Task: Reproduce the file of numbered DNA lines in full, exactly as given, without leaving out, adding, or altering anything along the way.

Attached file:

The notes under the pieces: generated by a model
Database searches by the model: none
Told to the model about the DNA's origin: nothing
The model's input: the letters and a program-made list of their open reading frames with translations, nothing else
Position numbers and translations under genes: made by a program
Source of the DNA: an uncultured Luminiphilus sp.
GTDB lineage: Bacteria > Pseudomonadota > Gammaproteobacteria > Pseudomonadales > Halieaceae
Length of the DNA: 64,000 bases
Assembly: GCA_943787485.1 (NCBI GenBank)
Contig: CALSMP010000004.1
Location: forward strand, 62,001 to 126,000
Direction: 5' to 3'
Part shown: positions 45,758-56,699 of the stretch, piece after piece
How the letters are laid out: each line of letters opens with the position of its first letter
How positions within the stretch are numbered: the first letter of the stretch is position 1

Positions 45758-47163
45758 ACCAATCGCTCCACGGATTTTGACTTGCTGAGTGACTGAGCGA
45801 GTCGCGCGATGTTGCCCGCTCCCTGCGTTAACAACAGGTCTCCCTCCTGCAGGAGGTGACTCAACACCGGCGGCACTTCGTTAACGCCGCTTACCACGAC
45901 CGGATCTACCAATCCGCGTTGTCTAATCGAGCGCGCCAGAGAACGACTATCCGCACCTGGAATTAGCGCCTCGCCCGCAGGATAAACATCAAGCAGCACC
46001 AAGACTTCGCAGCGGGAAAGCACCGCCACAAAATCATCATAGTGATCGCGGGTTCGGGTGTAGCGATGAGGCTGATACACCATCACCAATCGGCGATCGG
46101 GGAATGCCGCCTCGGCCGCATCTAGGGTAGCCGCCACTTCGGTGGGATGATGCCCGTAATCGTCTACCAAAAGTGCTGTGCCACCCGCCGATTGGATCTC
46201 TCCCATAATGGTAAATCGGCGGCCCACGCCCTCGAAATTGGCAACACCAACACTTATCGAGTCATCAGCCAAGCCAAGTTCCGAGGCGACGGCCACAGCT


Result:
The notes under the pieces: generated by a model
Database searches by the model: none
Told to the model about the DNA's origin: nothing
The model's input: the letters and a program-made list of their open reading frames with translations, nothing else
Position numbers and translations under genes: made by a program
Source of the DNA: an uncultured Luminiphilus sp.
GTDB lineage: Bacteria > Pseudomonadota > Gammaproteobacteria > Pseudomonadales > Halieaceae
Length of the DNA: 64,000 bases
Assembly: GCA_943787485.1 (NCBI GenBank)
Contig: CALSMP010000004.1
Location: forward strand, 62,001 to 126,000
Direction: 5' to 3'
Part shown: positions 45,758-56,699 of the stretch, piece after piece
How the letters are laid out: each line of letters opens with the position of its first letter
How positions within the stretch are numbered: the first letter of the stretch is position 1

Positions 45758-47163
45758 ACCAATCGCTCCACGGATTTTGACTTGCTGAGTGACTGAGCGA
45801 GTCGCGCGATGTTGCCCGCTCCCTGCGTTAACAACAGGTCTCCCTCCTGCAGGAGGTGACTCAACACCGGCGGCACTTCGTTAACGCCGCTTACCACGAC
45901 CGGATCTACCAATCCGCGTTGTCTAATCGAGCGCGCCAGAGAACGACTATCCGCACCTGGAATTAGCGCCTCGCCCGCAGGATAAACATCAAGCAGCACC
46001 AAGACTTCGCAGCGGGAAAGCACCGCCACAAAATCATCATAGTGATCGCGGGTTCGGGTGTAGCGATGAGGCTGATACACCATCACCAATCGGCGATCGG
46101 GGAATGCCGCCTCGGCCGCATCTAGGGTAGCCGCCACTTCGGTGGGATGATGCCCGTAATCGTCTACCAAAAGTGCTGTGCCACCCGCCGATTGGATCTC
46201 TCCCATAATGGTAAATCGGCGGCCCACGCCCTCGAAATTGGCAACACCAACACTTATCGAGTCATCAGCCAAGCCAAGTTCCGAGGCGACGGCCACAGCT